It's down to crunch time if you are going to fill your muzzleloader tag, and believe me I'm hoping that big old buck just happens to step out so I can finally go to ice fishing mode. Speaking of ice fishing, last weekend at the ice fishing show in St. Paul was crazy. Being most of Minnesota was just freezing the show was packed. People from Iowa to Canada came to see what was new for this year.
Sometimes we have bumps in the road that we cannot avoid. They may set you back but don't let them stop you. We arrived in Montana a little later than planned, so we need to make the most of the little time we had before the mule deer season ended. Being no one likes to eat their tags, the plan was to not attempt a one-day trophy hunt and to shoot the first decent deer I saw. This would be about having meat in the freezer to remember the season, not antlers for the wall. That would have to wait to next year.
Being I had to cut Minnesota deer season short due to some medical issues, this year Thanksgiving dinner would have to be a day early. Because when everyone else is going into turkey coma I'll be watching the Montana sunrise and looking for a mule deer to finish my season off with a bang.
Well, I guess our deer season could be summed up with three words—does and fawns. At least for the first half of the season anyway.
As I rolled out of Brainerd at 4 in the morning, I glanced at the odometer on the old Chevy and just hoped that after 270,000 miles she had a few more thousand in her. The 16-hour drive didn't seem too bad, because I had the hunt of a lifetime only a day away. The weather was a little warmer than I wanted but that would soon change as I drove to the top of the mountain. Soon it was snowing and blowing. Now it felt like elk hunting.
By the time this goes to print and everyone is reading this, if all goes well I will have 14 hours behind the wheel and 5 or 6 miles on my boots.
This year for the Camp Ripley disabled veterans deer hunt I didn't have to pack any orange. Instead the muskie rods were loaded. A new addition to the hunt was offering a lucky group of veterans the chance to hit Lake Alexander for the fall muskie bite. And since I've kind of been in fishing mode it only seemed fitting.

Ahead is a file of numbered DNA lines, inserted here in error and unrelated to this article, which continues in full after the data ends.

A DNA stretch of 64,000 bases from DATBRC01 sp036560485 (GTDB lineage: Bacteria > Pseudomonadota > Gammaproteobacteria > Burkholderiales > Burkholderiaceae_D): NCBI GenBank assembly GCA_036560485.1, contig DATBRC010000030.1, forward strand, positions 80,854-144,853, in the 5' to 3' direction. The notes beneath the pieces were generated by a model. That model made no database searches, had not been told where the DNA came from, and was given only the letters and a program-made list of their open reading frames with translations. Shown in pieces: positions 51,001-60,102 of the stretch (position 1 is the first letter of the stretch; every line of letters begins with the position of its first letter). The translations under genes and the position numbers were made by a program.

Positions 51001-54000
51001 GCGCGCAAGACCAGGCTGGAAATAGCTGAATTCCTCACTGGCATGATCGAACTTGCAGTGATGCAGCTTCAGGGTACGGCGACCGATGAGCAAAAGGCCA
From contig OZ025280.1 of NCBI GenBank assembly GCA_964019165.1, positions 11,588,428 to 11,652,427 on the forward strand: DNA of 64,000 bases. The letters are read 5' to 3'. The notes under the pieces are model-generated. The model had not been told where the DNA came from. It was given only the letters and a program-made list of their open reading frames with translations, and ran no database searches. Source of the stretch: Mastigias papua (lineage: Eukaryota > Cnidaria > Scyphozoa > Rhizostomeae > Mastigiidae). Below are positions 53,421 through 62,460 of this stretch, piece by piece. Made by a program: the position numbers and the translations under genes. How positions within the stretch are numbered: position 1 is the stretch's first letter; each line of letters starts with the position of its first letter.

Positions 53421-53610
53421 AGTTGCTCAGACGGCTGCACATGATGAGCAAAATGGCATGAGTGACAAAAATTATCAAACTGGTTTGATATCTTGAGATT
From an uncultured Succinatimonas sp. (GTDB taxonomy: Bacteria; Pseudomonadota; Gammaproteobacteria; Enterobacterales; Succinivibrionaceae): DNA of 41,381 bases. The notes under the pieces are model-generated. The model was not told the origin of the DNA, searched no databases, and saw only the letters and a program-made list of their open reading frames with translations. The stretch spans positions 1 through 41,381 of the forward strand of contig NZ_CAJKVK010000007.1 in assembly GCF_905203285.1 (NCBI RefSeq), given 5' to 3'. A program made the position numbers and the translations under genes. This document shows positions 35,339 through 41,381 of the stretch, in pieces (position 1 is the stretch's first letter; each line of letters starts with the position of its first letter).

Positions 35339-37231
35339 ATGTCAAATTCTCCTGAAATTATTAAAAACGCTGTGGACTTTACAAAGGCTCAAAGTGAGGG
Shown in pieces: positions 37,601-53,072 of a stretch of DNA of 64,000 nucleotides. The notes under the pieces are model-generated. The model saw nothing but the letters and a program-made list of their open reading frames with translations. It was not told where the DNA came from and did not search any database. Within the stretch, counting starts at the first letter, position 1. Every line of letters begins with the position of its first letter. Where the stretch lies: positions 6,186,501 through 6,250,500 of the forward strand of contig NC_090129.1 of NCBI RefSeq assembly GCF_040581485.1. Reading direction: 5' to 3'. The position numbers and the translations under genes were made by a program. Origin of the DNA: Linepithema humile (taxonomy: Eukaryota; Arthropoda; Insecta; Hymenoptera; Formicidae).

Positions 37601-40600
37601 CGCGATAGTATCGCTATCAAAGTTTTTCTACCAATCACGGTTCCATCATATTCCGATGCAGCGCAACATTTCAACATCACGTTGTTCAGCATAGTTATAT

Well, the plan this year has been to concentrate on fishing right up until I leave for Montana elk hunting. And although the guide trips the last few weeks have been pretty good, with the walleyes getting more aggressive every day, I have to say with the smell of fall in the air and the ducks flying it's really hard not to think about throwing the decoys out or chasing grouse. It will all be worth it when I crawl out of the tent that first day of elk season. But I have been getting pretty jealous of all the hunting pics on Facebook lately.
So, as a fishing guide you get to meet a lot of people from all over the country. You get to know all of them a little bit through your conversations in the boat but sometimes you get to be good friends.
The talk of the town this week has been the Bassmaster Elite Series tournament on Mille Lacs Lake. Once again the top anglers from all over the country are competing for the angler of the year on what has been called the best smallmouth fishery in the nation. And once again the bass guys are hammering the walleyes, but that's a whole other story.